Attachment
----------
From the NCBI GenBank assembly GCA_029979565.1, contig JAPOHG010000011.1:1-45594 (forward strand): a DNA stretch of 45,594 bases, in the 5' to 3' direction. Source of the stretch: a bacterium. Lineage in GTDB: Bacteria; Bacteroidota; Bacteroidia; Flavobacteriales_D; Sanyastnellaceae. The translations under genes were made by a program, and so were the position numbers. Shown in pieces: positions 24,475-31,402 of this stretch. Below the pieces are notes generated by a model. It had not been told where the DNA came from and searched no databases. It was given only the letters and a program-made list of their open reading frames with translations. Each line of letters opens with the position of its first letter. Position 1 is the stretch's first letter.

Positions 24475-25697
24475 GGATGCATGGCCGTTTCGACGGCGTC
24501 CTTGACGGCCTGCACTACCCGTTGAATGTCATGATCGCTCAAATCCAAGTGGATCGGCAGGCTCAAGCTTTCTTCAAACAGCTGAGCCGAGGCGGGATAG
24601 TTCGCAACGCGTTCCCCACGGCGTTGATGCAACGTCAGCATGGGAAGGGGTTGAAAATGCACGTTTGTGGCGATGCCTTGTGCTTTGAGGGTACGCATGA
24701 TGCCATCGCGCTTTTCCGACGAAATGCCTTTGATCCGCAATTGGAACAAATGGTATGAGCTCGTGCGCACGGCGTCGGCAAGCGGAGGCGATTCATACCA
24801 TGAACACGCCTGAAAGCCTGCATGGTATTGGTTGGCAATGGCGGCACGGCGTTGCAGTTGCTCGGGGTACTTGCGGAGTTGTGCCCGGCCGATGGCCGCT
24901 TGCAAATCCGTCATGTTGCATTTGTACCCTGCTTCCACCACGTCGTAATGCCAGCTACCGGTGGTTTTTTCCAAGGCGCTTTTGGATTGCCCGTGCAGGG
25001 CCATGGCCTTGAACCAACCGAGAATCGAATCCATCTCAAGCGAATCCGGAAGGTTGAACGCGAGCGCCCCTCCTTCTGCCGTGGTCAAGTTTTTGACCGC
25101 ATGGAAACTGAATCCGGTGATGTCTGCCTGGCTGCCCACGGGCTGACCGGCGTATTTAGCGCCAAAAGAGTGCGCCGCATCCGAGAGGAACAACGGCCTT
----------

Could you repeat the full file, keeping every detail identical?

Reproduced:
From the NCBI GenBank assembly GCA_029979565.1, contig JAPOHG010000011.1:1-45594 (forward strand): a DNA stretch of 45,594 bases, in the 5' to 3' direction. Source of the stretch: a bacterium. Lineage in GTDB: Bacteria; Bacteroidota; Bacteroidia; Flavobacteriales_D; Sanyastnellaceae. The translations under genes were made by a program, and so were the position numbers. Shown in pieces: positions 24,475-31,402 of this stretch. Below the pieces are notes generated by a model. It had not been told where the DNA came from and searched no databases. It was given only the letters and a program-made list of their open reading frames with translations. Each line of letters opens with the position of its first letter. Position 1 is the stretch's first letter.

Positions 24475-25697
24475 GGATGCATGGCCGTTTCGACGGCGTC
24501 CTTGACGGCCTGCACTACCCGTTGAATGTCATGATCGCTCAAATCCAAGTGGATCGGCAGGCTCAAGCTTTCTTCAAACAGCTGAGCCGAGGCGGGATAG
24601 TTCGCAACGCGTTCCCCACGGCGTTGATGCAACGTCAGCATGGGAAGGGGTTGAAAATGCACGTTTGTGGCGATGCCTTGTGCTTTGAGGGTACGCATGA
24701 TGCCATCGCGCTTTTCCGACGAAATGCCTTTGATCCGCAATTGGAACAAATGGTATGAGCTCGTGCGCACGGCGTCGGCAAGCGGAGGCGATTCATACCA
24801 TGAACACGCCTGAAAGCCTGCATGGTATTGGTTGGCAATGGCGGCACGGCGTTGCAGTTGCTCGGGGTACTTGCGGAGTTGTGCCCGGCCGATGGCCGCT
24901 TGCAAATCCGTCATGTTGCATTTGTACCCTGCTTCCACCACGTCGTAATGCCAGCTACCGGTGGTTTTTTCCAAGGCGCTTTTGGATTGCCCGTGCAGGG
25001 CCATGGCCTTGAACCAACCGAGAATCGAATCCATCTCAAGCGAATCCGGAAGGTTGAACGCGAGCGCCCCTCCTTCTGCCGTGGTCAAGTTTTTGACCGC
25101 ATGGAAACTGAATCCGGTGATGTCTGCCTGGCTGCCCACGGGCTGACCGGCGTATTTAGCGCCAAAAGAGTGCGCCGCATCCGAGAGGAACAACGGCCTT